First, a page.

I apologize for not getting this post done yesterday as I typically do. Last week, I was in Nashville attending the Mortgage Bankers Association’s Independent Mortgage Bankers Conference. It wrapped up on Friday which gave us some time to visit with my son who currently lives there. Our flight home Sunday afternoon was cancelled, which meant my sister-in-law and I had the pleasure of spending most of yesterday on flights to get back home to Seattle. Just for fun, I thought I’d share a pic I took of Minnie Pearl’s hat and shoes, which are on display at the Ryman Auditorium, home of the original Grand Ole Opry.
Mortgage rates are based on mortgage backed securities (bonds) and often change throughout the day. Since they are based on bonds, mortgage rates will often improve when the stock markets are deteriorating as investors will trade the safety of bonds for the potential greater return found with stocks. The reverse is also true. World events as well as scheduled economic indicators may impact the direction of mortgage interest rates. Watch for signs of inflation, which erodes the value of bonds and therefore, causes mortgage rates to trend higher.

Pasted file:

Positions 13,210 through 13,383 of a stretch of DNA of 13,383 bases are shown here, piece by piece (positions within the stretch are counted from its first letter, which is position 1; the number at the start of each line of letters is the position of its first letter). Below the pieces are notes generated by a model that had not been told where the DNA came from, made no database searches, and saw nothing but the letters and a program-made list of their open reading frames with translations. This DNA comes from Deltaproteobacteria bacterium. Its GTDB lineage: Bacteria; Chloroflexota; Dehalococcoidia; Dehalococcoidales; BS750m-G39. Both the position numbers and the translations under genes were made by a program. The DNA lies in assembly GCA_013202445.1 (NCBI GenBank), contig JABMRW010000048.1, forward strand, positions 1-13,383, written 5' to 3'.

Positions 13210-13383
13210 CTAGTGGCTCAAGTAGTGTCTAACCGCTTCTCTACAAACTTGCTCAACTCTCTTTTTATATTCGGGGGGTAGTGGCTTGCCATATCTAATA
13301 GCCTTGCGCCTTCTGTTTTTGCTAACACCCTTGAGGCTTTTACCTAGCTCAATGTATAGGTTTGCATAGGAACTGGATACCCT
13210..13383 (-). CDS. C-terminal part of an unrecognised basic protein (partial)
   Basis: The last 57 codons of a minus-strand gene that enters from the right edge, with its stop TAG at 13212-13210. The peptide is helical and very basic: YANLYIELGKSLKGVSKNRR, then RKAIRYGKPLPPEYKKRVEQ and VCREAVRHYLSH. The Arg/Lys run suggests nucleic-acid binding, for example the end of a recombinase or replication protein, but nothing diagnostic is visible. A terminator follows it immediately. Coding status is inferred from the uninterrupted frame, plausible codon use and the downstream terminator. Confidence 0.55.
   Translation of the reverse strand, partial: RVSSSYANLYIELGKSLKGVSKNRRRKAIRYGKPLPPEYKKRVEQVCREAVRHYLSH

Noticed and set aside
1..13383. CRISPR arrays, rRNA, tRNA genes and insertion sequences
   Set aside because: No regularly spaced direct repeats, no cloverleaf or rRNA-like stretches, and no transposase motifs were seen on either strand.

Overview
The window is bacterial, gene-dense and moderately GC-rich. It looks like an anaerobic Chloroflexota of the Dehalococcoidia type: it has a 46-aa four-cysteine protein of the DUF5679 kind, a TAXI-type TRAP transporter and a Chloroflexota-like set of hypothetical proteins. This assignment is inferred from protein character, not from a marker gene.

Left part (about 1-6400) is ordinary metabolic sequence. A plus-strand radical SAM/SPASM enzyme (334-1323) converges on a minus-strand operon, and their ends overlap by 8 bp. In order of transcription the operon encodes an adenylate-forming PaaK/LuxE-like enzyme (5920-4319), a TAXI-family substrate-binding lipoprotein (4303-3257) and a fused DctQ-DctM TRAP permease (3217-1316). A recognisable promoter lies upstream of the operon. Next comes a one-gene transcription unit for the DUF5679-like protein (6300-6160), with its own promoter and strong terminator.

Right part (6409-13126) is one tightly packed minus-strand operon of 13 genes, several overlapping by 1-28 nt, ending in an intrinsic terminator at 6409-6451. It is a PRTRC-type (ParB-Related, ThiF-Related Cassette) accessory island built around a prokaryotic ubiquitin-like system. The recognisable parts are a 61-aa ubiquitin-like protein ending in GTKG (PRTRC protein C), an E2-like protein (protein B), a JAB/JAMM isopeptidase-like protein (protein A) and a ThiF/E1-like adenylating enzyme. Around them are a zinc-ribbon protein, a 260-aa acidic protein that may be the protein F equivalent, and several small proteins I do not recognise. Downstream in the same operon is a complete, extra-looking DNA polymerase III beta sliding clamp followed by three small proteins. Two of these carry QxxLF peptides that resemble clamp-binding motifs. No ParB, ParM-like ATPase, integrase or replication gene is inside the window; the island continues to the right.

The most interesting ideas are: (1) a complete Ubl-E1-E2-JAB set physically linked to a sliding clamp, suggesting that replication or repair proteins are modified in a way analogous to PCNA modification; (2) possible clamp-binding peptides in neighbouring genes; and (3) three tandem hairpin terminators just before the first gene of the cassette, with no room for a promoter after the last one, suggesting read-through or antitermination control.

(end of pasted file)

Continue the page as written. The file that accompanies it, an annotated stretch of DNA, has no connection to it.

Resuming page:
Happy Cinco de Mayo! This week’s calendar is very light, especially when you compare it to the amount of economic data that was released last week. It’s not just economic reports that may move mortgage rates. The stock markets or world events, such as what’s going on with Russia, may impact the direction of mortgage rates. Here are the economic indicators scheduled to be released this week:
Happy Holidays! With this being a short week due to Christmas, we may see a bit more volatility with mortgage rates with many traders taking time off for the holidays. Markets will be closing early on Tuesday for Christmas Eve and will be closed all day Wednesday. Here are some of the economic indicators scheduled to be released this week:
UPDATE: DECEMBER 23, 2013: Incoming Director of the FHFA, Mel Watts has announced that he will delay the increase to conforming price adjustments (aka LLPA or guarantee fees).
This week Fannie Mae revealed conforming price adjustments (LLPA) which will increase the cost for mortgage rates in 2014. This complied with the Fed beginning to pull back on their bond buying program will certainly cause mortgage rates to trend higher.
Mortgage rates continue to be at very low levels. Although they’re not at the lows from May, Freddie Mac’s Mortgage Market Survey reports that mortgage rates have been trending lower for the last four months. If you missed the refi-boat a few months ago, this may be your second chance. You may want to contact a local licensed mortgage professional for an updated mortgage rate quote (if your home is located anywhere in Washington state, I’m happy to help you).